Coffee. Without caffeine…
For some people, coffee without caffeine is like Obi Wan without a lightsaber, Captain America without a big flying shield or Michael Knight without a talking car. It’s just not powerful enough. But there are some of us who occasionally enjoy really good coffee without the kick, and some of us that have to abstain from caffeine altogether.
That’s why we work to make our decaf taste just as good as the rest of our coffees.
Dubious? We talk to Pact’s Head of Coffee, Will Corby, about our decaf offering compared to other decafs out there, and the secret behind what makes it so good.
Doesn’t caffeinated coffee usually taste better than decaf?
Lots of people think that. But it’s not necessarily the decaffeinating process that makes coffee taste a bit rubbish, it’s just that most people use rubbish coffee to produce decaf.
Why would they do that?
If a coffee producer has a coffee that’s not selling well, they’ll usually put that one forward for decaffeination. They turn it into decaf simply to help shift it, so people get the idea that decaf doesn’t taste that good. But it shouldn’t be that way…
So can decaffeination impact the flavour of the coffee?
It depends on the process that’s used to remove the caffeine but the important thing is, it doesn’t have to. I’ll describe the different processes below s0 you can see what I mean…
What coffees does Pact use for decaf?
We use the high quality, fresh coffee on our regular menu for our decaf options. There’s no difference, which means decaf fans certainly don’t get lumped with coffee rejects, as can sometimes happen.
How is the caffeine removed?
We arrange all our own decaffeination using the CO2 method (see below), which ensures our beans have 99.9% of the caffeine removed, while all the flavour remains. I’m really proud that our decaf tastes just as good as the other options on our website and significantly better than most you will find on the shelves.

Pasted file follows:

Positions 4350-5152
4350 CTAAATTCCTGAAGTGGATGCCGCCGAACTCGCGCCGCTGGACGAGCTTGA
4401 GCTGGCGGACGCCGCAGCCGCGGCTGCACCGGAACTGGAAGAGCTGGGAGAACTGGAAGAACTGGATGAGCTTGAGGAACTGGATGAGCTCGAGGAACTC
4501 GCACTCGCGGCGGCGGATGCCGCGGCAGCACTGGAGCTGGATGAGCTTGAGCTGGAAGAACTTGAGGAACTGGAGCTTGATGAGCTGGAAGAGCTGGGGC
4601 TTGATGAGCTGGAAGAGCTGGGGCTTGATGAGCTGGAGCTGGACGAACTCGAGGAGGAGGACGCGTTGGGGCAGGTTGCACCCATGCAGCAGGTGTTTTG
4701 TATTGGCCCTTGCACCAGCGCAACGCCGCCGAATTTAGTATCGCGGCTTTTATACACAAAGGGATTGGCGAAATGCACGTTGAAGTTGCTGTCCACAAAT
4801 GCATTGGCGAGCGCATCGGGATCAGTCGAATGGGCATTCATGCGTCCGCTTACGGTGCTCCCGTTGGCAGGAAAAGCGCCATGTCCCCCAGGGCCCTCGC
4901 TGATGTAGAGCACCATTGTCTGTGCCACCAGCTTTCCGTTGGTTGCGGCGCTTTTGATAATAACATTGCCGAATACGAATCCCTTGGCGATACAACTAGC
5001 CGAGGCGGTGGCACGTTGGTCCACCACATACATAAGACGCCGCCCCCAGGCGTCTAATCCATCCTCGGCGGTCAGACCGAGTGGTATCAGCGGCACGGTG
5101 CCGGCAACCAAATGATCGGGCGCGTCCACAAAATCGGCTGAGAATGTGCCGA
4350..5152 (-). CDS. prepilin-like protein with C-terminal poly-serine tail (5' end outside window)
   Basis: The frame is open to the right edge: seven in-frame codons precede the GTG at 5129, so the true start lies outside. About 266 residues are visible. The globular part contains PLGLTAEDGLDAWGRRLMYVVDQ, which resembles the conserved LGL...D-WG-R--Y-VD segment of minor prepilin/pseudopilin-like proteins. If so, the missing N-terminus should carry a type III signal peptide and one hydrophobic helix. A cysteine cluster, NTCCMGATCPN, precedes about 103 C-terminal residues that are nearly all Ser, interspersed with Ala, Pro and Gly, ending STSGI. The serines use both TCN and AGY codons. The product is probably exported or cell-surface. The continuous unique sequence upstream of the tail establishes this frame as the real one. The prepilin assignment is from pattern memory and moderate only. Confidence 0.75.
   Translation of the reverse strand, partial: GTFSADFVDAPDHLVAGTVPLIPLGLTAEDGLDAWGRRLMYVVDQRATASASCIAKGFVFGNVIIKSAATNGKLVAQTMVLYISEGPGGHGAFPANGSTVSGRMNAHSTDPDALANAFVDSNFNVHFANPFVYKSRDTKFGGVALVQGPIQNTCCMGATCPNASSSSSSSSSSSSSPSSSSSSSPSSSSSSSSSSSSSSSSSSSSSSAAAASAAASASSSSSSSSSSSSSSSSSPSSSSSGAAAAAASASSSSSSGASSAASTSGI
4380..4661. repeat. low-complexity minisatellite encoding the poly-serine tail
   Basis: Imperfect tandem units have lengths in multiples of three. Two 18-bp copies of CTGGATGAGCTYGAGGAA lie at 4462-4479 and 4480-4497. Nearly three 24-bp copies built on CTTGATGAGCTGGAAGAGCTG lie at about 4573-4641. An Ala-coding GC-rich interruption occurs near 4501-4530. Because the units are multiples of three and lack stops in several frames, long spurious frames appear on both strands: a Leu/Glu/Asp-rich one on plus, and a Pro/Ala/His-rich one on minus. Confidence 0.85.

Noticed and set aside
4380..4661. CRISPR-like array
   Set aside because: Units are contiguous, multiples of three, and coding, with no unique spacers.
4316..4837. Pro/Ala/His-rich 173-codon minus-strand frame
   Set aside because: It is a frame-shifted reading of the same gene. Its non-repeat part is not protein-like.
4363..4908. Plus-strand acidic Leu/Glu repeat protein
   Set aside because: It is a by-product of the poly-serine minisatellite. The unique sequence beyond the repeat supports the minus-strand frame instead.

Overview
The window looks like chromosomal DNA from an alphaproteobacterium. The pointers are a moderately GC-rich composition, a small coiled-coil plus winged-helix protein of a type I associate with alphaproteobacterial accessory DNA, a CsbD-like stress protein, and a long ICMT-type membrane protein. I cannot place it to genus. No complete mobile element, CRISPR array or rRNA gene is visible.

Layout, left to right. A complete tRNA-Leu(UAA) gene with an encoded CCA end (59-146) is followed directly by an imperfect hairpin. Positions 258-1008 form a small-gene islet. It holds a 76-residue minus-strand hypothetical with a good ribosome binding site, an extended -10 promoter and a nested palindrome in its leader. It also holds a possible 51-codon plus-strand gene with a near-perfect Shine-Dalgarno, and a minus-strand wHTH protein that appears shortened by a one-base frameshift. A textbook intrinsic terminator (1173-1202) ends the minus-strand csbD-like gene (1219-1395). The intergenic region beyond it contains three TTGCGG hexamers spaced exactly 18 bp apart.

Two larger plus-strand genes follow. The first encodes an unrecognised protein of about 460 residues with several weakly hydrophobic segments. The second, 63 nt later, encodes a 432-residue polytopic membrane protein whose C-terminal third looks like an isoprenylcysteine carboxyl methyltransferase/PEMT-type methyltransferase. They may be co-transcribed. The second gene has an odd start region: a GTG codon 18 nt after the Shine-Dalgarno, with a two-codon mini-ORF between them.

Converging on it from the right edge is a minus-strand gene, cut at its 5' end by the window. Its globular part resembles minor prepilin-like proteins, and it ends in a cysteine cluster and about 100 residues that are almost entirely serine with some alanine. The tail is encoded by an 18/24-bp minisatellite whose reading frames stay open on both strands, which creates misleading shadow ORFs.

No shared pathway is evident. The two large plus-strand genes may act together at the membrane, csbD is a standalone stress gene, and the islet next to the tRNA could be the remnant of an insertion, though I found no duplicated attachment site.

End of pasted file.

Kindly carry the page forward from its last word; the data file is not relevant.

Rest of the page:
Will Pact ever have a decaf Micro-Lot?
I’d like that. At the moment we can only offer decaffeinated coffees on our Select Plan. I’d particularly love our premium Micro-Lots to be available in decaf form too. The problem is that the minimum batch size for decaffeination is pretty big and currently Micro-Lots are (as the name suggests) pretty small. As ever, I’m not going to launch anything unless I’m absolutely certain that the quality will be good enough for our customers.
What decaf coffees can we look forward to?
Some of our customers will remember that last year we were able to offer Planalto – an all-time favourite for a lot of people – in decaf form. It flew out the door so I’m excited to announce that it will be returning again this year. In fact, this year’s harvest is currently on a boat, making it’s way here from Brazil. On arrival a portion of this fresh new crop of Planalto will be sent off for decaffeination; the plan is to have it ready for people to order in October, so watch this space!
Four ways to decaffeinate…
For this process green beans are soaked in near-boiling water, which removes the caffeine as well as other soluble molecules. This caffeine solution is then separated from the beans and the solvent is added. The solvent soon combines with the caffeine, so that when it is heated the solvent evaporates off taking the caffeine with it. Finally, the leftover solution is reintroduced to the original green beans to be reabsorbed.
Pros: Very small chance of toxic contamination.
Cons: Some flavour molecules can be lost.
Steam is used to open the pores of the green coffee beans. They are then rinsed repeatedly with solvent to remove the caffeine. Finally they’re steamed again to remove any remaining solvent.
Pros: Only removes the caffeine.
Cons: Potentially toxic chemicals can be left behind.
Swiss Water Method
Green coffee beans are soaked in hot water, removing the caffeine and other soluble elements. This water solution is then separated and passed through a charcoal filter, which removes the larger caffeine molecules but leaves the flavour elements behind. The original beans are then discarded and replaced by a new batch, which are added to the caffeine-free solution. Then, since the water is already saturated with flavour elements, only the caffeine is drawn out of the new green beans.
Pros: It’s very specific and uses no toxic chemicals.
Cons: A whole batch of coffee is wasted.
And last but not least…
CO2 Method (the method we use!)
Water-soaked green coffee beans are put into a sealed container and liquid CO2 is pumped in at pressures of 1000 psi. As it interacts with the caffeine and nothing else, the CO2 and caffeine solution separates itself from the beans and is removed. Then, once the pressure is released, the CO2 returns to its gaseous state leaving behind the caffeine in powder form. The CO2 is reusable again and the isolated caffeine can be sold on.
Pros: 99.9% of the caffeine is removed from the coffee and no elements are wasted.
Cons: It’s the most expensive method.